In 1989, when I learned I would be going to a country in Africa to teach science for two years, I was like most Americans. I could point to the continent of Africa on a map. I could probably find South Africa. But if you held a gun to my head and asked me to list five out of the 50 odd countries on the continent, I’m afraid you’d have had to shoot me. When I was told I’d be going to Botswana, I said, ‘Where?’
Before leaving, I read everything I could find, which wasn’t much. I found out it was a small country the size of Texas located in southern Africa, bordered by South Africa to the south and east, Namibia to the west and Zimbabwe and a smidgeon of Zambia to the north. It was rich in diamonds and wildlife, and poor in rainfall. The colonial name was Bechuanaland.
So I boarded a plane heading south. I’d never travelled before. I come from a sub-working class family who were the recipients of the canned goods and the frozen turkey the church collected at Christmas time. Travelling was so far down the list of priorities it fell off the page, never to be seen again.
When I went for my interview with the volunteer organization that sent me to Botswana, the man told a defeated me: ‘I doubt they’ll choose you.’ ‘Why?’ I asked desperately. ‘Most people who have never travelled before tend to ET.’ ‘ET?’ ‘Early termination,’ he said, nodding his head.
Nevertheless, they let me through and I arrived in Botswana in July 1989, very tired and blurry-eyed, but as excited as a 25-year-old woman could be. After a few weeks in the south, I was posted to Mahalapye, a large village in the Central District halfway up the main road, on the eastern side of the country, where the majority of the people live.
I was posted to a brand-new junior secondary school. In 1989, schools in the country were popping up like dandelions. At independence in 1966, there had been only three secondary schools in the entire country; when I arrived there were about 200 – that’s about nine secondary schools built every year. The government had loads of diamond money and was using it to educate its citizens and to keep them healthy (clinics were also being built at the same astounding rate). I was surprised at how modern my new school was. The laboratory was well equipped with everything a science teacher might need. We didn’t have electricity yet, as there was often a lag in the implementation of the stages in a particular development, but we managed.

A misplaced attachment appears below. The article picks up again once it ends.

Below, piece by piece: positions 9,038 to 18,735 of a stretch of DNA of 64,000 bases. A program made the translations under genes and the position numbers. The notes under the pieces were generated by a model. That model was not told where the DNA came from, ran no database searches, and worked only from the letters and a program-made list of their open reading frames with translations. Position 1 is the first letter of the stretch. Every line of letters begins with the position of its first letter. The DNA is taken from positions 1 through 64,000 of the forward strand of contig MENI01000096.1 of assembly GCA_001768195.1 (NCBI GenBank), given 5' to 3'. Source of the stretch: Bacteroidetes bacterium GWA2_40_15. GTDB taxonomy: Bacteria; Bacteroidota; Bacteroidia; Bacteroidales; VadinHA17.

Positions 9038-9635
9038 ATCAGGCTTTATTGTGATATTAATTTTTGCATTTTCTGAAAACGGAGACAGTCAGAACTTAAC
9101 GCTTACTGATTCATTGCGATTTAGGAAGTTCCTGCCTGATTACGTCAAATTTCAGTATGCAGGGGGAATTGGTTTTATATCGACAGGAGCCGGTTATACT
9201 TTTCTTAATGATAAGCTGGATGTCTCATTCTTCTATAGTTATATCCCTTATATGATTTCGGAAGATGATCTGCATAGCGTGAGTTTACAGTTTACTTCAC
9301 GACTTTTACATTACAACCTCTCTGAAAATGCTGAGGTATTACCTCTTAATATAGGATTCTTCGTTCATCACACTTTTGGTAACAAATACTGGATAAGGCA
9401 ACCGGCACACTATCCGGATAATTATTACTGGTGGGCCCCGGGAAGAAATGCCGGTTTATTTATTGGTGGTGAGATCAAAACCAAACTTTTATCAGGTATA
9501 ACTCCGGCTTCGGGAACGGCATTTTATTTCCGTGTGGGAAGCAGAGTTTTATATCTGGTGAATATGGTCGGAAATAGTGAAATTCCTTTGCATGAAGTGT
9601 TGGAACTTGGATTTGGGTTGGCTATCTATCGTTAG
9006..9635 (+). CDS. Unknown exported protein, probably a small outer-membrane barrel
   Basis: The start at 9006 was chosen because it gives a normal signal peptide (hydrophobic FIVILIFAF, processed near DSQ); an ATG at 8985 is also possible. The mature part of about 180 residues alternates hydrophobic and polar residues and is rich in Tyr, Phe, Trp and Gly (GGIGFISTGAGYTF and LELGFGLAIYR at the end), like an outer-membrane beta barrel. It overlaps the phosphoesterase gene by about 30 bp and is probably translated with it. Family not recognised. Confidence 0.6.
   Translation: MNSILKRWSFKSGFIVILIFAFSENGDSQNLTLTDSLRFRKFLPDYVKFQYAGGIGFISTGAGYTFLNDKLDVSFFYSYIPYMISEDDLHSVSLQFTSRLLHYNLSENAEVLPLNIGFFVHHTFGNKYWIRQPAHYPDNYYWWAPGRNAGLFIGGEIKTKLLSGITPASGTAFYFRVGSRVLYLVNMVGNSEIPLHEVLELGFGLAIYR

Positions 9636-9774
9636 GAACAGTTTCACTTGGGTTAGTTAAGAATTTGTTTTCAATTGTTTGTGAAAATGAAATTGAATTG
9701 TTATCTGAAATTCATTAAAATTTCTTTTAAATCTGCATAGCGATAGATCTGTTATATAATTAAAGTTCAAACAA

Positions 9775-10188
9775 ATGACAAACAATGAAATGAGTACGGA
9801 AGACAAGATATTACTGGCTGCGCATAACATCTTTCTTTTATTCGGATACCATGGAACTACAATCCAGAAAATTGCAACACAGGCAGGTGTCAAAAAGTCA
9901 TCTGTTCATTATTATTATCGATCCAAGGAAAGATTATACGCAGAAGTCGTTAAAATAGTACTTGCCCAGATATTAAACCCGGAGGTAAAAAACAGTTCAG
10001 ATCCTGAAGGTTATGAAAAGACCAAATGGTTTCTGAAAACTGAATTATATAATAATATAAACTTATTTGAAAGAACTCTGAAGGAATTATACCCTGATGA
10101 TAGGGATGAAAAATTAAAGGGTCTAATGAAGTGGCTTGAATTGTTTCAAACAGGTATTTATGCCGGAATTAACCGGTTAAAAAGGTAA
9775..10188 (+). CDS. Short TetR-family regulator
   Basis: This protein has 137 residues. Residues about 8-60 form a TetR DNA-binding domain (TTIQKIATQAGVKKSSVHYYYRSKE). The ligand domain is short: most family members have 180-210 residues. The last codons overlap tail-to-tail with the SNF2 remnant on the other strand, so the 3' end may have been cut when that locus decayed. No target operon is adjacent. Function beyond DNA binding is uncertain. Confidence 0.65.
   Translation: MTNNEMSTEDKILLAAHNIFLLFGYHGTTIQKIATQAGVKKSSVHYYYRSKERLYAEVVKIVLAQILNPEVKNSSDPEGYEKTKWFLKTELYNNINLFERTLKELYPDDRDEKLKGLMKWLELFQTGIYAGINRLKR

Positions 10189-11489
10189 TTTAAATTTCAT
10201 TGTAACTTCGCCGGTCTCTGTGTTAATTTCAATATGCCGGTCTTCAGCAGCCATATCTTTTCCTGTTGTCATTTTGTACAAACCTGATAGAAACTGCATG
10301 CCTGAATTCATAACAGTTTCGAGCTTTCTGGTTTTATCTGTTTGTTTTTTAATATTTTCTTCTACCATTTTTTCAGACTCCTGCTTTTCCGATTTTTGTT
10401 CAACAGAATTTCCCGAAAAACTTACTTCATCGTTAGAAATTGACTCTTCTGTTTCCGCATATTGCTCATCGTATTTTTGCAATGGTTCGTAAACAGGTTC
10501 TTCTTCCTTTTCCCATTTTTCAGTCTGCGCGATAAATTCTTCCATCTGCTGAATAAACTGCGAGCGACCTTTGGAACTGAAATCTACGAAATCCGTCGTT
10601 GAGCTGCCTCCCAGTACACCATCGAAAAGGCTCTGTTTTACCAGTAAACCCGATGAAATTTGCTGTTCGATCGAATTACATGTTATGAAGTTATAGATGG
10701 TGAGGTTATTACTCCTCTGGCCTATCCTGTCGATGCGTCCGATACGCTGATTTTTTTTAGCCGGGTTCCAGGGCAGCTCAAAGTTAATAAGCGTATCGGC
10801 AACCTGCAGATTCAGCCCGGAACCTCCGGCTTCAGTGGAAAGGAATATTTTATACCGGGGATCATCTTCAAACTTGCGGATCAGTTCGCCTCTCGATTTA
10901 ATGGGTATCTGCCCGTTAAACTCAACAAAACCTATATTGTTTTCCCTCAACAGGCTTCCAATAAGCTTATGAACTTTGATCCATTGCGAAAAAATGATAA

When I was told I‘d be going to Botswana, I said, ‘Where?’
Mahalapye is named after the almost always dry river that runs through the village, the Mahalatswe River (Mahalapye being the British way of pronouncing it). It started as a stop for the South African Railways trains heading north. People living in the village in those early days used to call it Ko Diponeng, the place of lights, because the railway station was the only place outside of Lobatse, a town in the south nearly on the border with South Africa, which had electric lights. A friend of mine, who has lived in Mahalapye all his life, told me that when they were young they thought those lights had special qualities. They used to go to the railway station to watch their shirts change colours under the lights which were fitted with bulbs of different colours.
The Mahalapye I live in now is quite modern. We have two sets of traffic lights. The headquarters of the national Botswana Railways, a three-storey building with an old train engine out in front, is now in Mahalapye. We have three banks, quite a few shopping malls with modern grocery stores. And we have plenty of electricity; young boys no longer go searching for lights to laugh at how they change the colour of their shirts.
Initially when I was brought to Mahalapye, I was supposed to stay for two years; 22 years later and I still haven’t succumbed to the pull of an ET. Perhaps I’m stubborn. More likely there was something about this place – this dry, dusty place – that suited me.